5 Responses

  1. Tom Zaker
    Tom Zaker February 12, 2015 at 18:12 | | Reply

    If you want a free plugin go with Better WP Security otherwise choose Hide My WP or Securi.

    Hide My WP has an interesting feature called IDS. It block dangerous requests and sends all details for you so you can learn how hackers work!

  2. Robert Abela
    Robert Abela February 13, 2015 at 10:11 | | Reply

    HI Tom,

    Thank you for your comment.

    The plugins you are mentioning mainly cater for one part of security, which is mostly hardening. I am not questioning the plugins’ capabilities but as the article explain there is much more that needs to be done in terms of WordPress security.

  3. Des Walford
    Des Walford February 13, 2015 at 10:50 | | Reply

    Hi Robert,
    Thanks for a great article which provokes much thought about the WP Security. What’s the best way to Pen Test a WP installation?

  4. Robert Abela
    Robert Abela February 15, 2015 at 17:54 | | Reply

    HI Desmond,

    thank you for your comment, that is not an easy question.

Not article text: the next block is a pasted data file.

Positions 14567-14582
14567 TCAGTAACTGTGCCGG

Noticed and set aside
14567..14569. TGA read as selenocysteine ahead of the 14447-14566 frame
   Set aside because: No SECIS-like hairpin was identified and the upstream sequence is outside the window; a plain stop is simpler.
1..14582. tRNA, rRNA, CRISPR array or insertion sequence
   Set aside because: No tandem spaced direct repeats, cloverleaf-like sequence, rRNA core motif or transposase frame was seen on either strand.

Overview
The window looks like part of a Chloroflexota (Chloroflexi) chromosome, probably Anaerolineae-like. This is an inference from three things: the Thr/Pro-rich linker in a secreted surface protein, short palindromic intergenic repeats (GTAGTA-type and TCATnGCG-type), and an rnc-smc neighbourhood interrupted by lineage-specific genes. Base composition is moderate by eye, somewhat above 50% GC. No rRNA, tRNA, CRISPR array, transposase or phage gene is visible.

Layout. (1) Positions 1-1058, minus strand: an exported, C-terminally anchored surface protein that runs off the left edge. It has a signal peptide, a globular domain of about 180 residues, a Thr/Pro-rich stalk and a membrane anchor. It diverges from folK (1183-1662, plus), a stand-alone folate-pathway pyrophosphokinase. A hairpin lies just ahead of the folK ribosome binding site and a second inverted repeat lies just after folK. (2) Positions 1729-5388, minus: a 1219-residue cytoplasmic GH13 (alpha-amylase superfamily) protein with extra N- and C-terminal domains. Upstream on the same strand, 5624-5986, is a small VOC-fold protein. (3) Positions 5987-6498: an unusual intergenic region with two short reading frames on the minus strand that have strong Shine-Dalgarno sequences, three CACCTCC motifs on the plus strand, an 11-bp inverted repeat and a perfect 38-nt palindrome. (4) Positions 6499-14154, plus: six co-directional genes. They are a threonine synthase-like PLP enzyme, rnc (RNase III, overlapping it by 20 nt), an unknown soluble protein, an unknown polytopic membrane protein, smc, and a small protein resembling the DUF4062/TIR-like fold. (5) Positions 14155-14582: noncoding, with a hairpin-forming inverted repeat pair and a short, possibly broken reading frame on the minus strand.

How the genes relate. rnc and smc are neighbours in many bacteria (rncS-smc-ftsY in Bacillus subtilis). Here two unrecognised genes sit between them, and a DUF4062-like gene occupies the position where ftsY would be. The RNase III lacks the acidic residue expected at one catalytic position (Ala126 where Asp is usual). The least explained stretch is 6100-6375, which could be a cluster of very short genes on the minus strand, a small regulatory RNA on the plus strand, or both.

I mean it is like asking an engineer “how do you develop a WordPress plugin?” Unless you have experience in development one can’t explain to you how to write a plugin and the same applies to security. Unless you have experience in security it is not easy to explain. Though here are two points which you can use to get started:

    1. Use tools such as WPScan scanner to run a number of black box based scans and see if you can identify some weaknesses.
    2. If the WordPress installation uses custom code do a source code analysis. You can also use automated tools (such as web vulnerability scanners) to scan the custom code.

    Then there are the usual routine checks, such as checking that all plugins, themes and core are up to date. Understanding all the plugins and their functionality and see that they are configured correctly and that there are no “defaults” that could lead to a hack etc.

    I trust the above helps.

  5. Donna George
    Donna George February 22, 2015 at 04:04 | | Reply

    Thanks for your insightful information concerning site security. I had a WP fashion blog hijacked last year hosted by Dream Host. A web developer set up the account so I didn’t have the log in Intel to communicate with Dream Host so basically I lost the whole blog and all the work. Now I am blogging on WP (not self hosted). I was under the impression that no plugins could be added to WP hosted sites. Is it necessary on these blogs?

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